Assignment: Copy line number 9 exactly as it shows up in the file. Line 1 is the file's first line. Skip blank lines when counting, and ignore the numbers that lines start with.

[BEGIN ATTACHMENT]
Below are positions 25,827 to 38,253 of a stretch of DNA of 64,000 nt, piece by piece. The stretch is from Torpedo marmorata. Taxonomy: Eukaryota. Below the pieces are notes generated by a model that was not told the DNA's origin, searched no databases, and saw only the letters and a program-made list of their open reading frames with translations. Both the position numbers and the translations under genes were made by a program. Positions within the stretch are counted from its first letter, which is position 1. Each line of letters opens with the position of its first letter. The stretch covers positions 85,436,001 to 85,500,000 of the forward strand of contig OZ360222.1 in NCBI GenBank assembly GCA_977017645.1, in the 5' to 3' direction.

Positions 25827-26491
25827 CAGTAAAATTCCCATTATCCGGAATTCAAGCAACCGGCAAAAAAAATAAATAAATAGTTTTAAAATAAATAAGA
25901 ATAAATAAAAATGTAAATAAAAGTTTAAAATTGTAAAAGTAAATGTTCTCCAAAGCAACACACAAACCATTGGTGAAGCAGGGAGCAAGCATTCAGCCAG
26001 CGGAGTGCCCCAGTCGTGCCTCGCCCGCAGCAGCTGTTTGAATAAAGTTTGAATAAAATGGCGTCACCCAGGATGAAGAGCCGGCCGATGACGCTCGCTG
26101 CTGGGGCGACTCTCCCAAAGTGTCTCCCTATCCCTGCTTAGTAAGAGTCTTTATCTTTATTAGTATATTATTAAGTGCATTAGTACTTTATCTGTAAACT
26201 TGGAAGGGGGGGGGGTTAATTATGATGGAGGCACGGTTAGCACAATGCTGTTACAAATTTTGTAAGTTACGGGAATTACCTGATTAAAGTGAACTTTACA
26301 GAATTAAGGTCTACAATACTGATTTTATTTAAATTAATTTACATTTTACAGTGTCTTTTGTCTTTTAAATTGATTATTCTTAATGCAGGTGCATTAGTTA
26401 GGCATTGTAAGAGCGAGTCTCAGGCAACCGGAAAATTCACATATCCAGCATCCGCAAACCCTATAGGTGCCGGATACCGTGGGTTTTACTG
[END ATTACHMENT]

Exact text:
26401 GGCATTGTAAGAGCGAGTCTCAGGCAACCGGAAAATTCACATATCCAGCATCCGCAAACCCTATAGGTGCCGGATACCGTGGGTTTTACTG